A Resolution We Shouldn’t Have To Make

“Many people perceive public relations as something less than respectable – as clever strategies to convince the public that what’s wrong is right. Some see public relations professionals as manipulators of the public mind, rather than conveyors of the truth.” – Steven R. Van Hook, PhD

In the new year, many of us have made resolutions for 2014.  As communicators, we are well-versed in providing brand and image guidance to our clients and striving to do our best for them. But what are we to do about the perception of ourselves and our industry? Too often, we are referred to as "spin doctors," responsible for the overt deceit of the publics we should be serving. How did this happen, and how do we combat it?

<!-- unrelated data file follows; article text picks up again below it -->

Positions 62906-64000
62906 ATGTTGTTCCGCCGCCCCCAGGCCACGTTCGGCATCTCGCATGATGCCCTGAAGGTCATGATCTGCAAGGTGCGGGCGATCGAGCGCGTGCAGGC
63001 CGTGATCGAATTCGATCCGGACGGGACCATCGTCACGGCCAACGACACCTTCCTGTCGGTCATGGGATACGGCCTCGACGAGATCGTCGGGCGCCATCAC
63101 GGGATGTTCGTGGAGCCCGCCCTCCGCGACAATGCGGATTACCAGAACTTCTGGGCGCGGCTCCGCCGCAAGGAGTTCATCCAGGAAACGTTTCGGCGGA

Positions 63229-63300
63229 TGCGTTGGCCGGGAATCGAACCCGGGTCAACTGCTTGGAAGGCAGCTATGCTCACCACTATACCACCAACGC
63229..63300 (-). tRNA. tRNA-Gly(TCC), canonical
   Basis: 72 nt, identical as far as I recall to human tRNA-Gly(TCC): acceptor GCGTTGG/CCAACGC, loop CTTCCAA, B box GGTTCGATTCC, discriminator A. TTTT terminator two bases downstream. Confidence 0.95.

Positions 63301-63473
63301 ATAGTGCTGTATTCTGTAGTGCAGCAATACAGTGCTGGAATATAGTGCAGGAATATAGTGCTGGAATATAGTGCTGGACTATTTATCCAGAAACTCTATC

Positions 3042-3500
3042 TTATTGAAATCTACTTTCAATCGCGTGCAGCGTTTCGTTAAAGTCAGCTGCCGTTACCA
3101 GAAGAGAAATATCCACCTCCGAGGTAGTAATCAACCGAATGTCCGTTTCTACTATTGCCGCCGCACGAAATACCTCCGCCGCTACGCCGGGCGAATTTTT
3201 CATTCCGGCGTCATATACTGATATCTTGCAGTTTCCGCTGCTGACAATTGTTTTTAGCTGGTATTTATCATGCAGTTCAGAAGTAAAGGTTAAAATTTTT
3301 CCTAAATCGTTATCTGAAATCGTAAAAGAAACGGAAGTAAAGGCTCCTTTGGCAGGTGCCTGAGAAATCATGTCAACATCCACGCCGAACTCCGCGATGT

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For one thing, this perception of communicators simply isn't true. A recent study by Lee Wilkins and Renita Coleman, of the University of Missouri School of Journalism and the University of Texas-Austin School of Journalism, respectively, in the Journal of Public Relations Research found public relations professionals to be among the most ethical groups of business professionals ever subjected to a standardized test of moral development. Using the "Defining Issues Test," which has been administered to more than 30,000 professionals in various walks of life, Wilkins and Coleman found that PR professionals ranked seventh-highest in ethical and moral development among relevant professionals. Their findings probably didn't come as a surprise to those in the industry. The Public Relations Society of America Member Code of Ethics is available online and constantly ready for consultation. As a field that prides itself on being on the cutting edge of trends, we know that ignorance is not an excuse for inappropriate behavior. Of course, we are fortunate enough to work with people who share our passion for transparency and integrity. However, it never hurts to sit down with your coworkers and clients to discuss your ethical expectations. Let them know the rules you follow and are governed by and what you do and do not consider appropriate behavior. 2014 could be the year that we banish "spin doctors" and "hucksters" from the collective lexicon when our profession is mentioned. After all, isn't advocacy one of our areas of expertise?

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